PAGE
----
New Orleans -- Dozens turned out for the annual Red Mass at the Saint Louis Cathedral in the French Quarter, despite the wet weather even though the procession from the Louisiana Supreme Court building on Royal Street to the cathedral was canceled due to the rain.
The red mass tradition goes back many centuries in Rome, Paris, and London and was typically held on the first Monday of October, opening up the judicial year. The attendants at the cathedral -- and across the globe-- pray for God's help as administrators of justice.
The first Red Mass in Louisiana was offered here at the cathedral 65 years ago. The procession tradition started a few years ago in 2014.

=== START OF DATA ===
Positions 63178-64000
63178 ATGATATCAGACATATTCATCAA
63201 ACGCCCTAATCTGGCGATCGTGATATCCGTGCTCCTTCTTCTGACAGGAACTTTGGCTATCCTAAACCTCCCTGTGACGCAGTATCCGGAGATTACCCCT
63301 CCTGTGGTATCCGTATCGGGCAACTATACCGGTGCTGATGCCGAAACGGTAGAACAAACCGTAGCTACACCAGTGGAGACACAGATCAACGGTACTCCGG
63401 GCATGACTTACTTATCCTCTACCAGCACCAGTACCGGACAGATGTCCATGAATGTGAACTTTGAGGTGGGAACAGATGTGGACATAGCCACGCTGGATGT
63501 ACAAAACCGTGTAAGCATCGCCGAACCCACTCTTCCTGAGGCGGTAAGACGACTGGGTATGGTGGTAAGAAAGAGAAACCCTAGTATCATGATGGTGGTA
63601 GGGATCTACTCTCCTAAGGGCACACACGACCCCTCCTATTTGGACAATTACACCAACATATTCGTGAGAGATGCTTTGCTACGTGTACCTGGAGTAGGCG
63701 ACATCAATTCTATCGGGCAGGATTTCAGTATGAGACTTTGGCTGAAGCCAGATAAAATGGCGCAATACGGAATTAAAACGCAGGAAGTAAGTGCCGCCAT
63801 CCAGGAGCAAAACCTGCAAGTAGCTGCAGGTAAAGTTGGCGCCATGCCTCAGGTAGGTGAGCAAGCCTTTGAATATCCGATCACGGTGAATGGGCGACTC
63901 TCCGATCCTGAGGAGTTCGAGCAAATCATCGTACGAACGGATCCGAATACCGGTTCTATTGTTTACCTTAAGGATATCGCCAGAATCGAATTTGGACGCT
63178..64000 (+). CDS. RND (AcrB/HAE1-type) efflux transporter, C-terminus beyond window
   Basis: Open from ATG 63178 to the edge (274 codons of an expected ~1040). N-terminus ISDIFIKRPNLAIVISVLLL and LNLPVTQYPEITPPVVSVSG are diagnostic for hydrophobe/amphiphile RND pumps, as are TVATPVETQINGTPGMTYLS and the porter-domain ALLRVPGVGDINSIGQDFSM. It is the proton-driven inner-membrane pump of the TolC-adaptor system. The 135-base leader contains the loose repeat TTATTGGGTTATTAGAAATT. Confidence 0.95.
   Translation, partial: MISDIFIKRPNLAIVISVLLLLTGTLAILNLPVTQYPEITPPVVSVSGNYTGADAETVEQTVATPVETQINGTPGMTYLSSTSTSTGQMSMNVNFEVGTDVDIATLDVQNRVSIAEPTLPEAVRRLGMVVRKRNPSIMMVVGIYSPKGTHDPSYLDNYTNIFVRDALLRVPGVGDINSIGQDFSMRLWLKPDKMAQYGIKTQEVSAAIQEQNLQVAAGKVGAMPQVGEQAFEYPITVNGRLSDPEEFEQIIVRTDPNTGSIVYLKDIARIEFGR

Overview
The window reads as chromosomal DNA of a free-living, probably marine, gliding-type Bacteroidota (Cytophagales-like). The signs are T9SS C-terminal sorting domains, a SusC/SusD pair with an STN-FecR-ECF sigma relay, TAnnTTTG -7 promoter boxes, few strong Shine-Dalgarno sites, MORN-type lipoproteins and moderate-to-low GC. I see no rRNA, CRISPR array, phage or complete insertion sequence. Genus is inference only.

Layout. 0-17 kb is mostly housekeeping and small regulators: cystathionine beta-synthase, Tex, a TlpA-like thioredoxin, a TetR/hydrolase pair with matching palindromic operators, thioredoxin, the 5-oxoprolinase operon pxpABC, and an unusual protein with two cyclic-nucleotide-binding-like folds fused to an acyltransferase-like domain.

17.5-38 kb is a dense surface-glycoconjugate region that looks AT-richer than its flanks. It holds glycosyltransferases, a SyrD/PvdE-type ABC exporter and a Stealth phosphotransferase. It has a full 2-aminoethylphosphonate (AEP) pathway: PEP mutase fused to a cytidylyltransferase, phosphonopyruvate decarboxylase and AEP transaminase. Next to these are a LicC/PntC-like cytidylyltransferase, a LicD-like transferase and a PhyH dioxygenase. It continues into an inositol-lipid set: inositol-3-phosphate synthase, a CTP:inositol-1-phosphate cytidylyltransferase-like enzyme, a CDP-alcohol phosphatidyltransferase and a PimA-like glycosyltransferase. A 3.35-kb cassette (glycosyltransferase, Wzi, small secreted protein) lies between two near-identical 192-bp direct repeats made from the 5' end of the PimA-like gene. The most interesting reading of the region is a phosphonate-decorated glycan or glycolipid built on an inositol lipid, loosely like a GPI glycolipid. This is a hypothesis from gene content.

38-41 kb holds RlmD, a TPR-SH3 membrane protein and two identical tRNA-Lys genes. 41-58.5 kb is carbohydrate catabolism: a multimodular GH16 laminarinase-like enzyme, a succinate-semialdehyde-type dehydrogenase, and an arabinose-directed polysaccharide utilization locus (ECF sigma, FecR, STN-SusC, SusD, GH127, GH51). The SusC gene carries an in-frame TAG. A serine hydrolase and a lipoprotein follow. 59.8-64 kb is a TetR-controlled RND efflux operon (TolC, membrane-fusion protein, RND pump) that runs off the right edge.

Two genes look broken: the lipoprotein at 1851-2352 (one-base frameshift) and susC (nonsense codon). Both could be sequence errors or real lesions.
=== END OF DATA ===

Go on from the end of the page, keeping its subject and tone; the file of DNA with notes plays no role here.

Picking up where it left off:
For this year's mass, New Orleans Archbishop Gregory Aymond was the Celebrant. The bishop of Alexandria, David Talley, was the Homilist. The judges all sat on one side of the church. Lawyers, law school professors, law students, government officials and members of the public sat on the other side.
Many dressed in scarlet red, symbolizing the "tongues of fire representing the holy spirit".
"Sometimes when you're trying to make decisions you really need a little bit of divine intervention. The mass is out on by the bishops and they're the ones calling the lawyers and judges together in prayer trying to put an end to the violence and murder that's taking place -- especially today (Monday) after what happened in Las Vegas last night. It just doesn't make sense," said Judge Raymond Steib of Jefferson Parish, with the Saint Thomas More Catholic Lawyers Association.
A memorial service followed the Red Mass at the Louisiana Supreme Court building at 11:45 AM.